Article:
A Until recently, giraffes were the forgotten giants of Africa. In the last 10 years, wild giraffe numbers have plummeted by up to 40%, leaving roughly only 100,000 wild giraffe left in Africa. Putting this into perspective, an estimated 400,000 wild elephant are left in Africa, yet everyone seems to know the trouble elephants are in.
In 2008, the West African giraffe was classified endangered and of high conservation importance on the International Union for Conservation of Nature (IUCN) Red List. At the beginning of the 20th century, the West African giraffe subspecies was widely distributed, from Nigeria to Senegal, but by the mid-1990s, only 49 individual giraffe remained in the whole of West Africa. The Niger Government now formally protects these few survivors and their numbers have risen to approximately 550 individuals.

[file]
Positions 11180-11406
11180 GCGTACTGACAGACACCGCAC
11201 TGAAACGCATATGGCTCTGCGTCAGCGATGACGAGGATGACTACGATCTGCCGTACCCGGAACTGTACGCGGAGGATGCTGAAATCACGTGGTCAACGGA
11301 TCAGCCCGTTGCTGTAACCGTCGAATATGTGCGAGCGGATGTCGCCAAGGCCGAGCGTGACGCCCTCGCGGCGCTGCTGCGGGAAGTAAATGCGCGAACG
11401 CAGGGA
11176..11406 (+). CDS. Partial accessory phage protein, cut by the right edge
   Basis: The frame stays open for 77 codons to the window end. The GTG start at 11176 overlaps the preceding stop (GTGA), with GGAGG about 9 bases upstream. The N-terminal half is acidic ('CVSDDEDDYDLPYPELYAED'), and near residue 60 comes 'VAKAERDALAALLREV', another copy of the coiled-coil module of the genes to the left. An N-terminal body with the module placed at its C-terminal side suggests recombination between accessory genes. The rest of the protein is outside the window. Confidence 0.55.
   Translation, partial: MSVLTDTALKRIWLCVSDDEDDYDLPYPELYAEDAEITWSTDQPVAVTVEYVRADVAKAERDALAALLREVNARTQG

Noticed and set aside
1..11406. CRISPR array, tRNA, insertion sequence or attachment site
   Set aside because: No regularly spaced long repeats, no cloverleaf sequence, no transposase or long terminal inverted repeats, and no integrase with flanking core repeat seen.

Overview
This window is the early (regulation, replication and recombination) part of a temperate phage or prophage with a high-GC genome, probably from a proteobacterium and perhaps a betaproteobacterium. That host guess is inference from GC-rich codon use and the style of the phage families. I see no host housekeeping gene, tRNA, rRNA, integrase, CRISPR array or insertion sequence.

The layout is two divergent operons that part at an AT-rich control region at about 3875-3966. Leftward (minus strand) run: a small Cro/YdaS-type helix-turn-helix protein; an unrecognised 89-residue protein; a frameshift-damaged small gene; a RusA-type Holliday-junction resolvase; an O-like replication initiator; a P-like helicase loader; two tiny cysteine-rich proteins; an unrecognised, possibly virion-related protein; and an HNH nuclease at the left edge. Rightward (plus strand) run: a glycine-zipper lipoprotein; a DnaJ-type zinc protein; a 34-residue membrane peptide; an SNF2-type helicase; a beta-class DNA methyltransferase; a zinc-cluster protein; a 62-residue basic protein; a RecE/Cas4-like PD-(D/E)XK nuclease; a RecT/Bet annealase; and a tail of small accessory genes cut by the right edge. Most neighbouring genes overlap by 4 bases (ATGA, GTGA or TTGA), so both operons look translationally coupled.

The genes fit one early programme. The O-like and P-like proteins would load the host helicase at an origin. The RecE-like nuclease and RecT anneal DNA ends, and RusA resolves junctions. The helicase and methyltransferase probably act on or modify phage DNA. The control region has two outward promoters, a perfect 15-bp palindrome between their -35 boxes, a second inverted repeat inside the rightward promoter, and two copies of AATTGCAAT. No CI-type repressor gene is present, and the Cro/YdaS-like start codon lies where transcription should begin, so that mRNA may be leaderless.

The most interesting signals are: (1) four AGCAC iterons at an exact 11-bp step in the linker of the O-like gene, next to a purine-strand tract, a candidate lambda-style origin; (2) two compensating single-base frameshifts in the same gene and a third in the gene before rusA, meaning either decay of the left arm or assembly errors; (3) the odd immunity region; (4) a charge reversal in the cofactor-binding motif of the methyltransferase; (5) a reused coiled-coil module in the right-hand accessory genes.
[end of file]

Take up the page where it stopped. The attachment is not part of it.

Q Where are the greatest numbers of wild giraffe? Are they breeding without issue?
A Two sub-species of the Southern giraffe occur across southern Africa and together they make up more than 50% of the continent’s total giraffe numbers. Thirty years ago, there were an estimated 5000 individual Southern giraffes; today that number has almost tripled to an estimated 13,050 in the wild.
Q What is the giraffe’s most dangerous predator?
A In the wild, giraffes are fighting machines. There are few carnivore species game enough to take on a fully-grown adult giraffe. It has been recorded that a fully-grown male giraffe decapitated a lion with a single kick. However, lion prides are learning to hunt giraffe in certain parts of Africa. Giraffes most at risk are the sick, injured, old or young giraffe who cannot defend themselves.
Sadly, humankind is one of the giraffe’s biggest predators. The impact of habitat loss, habitat fragmentation and degradation, human population growth, poaching, disease, war and civil unrest threaten the remaining giraffe numbers throughout Africa.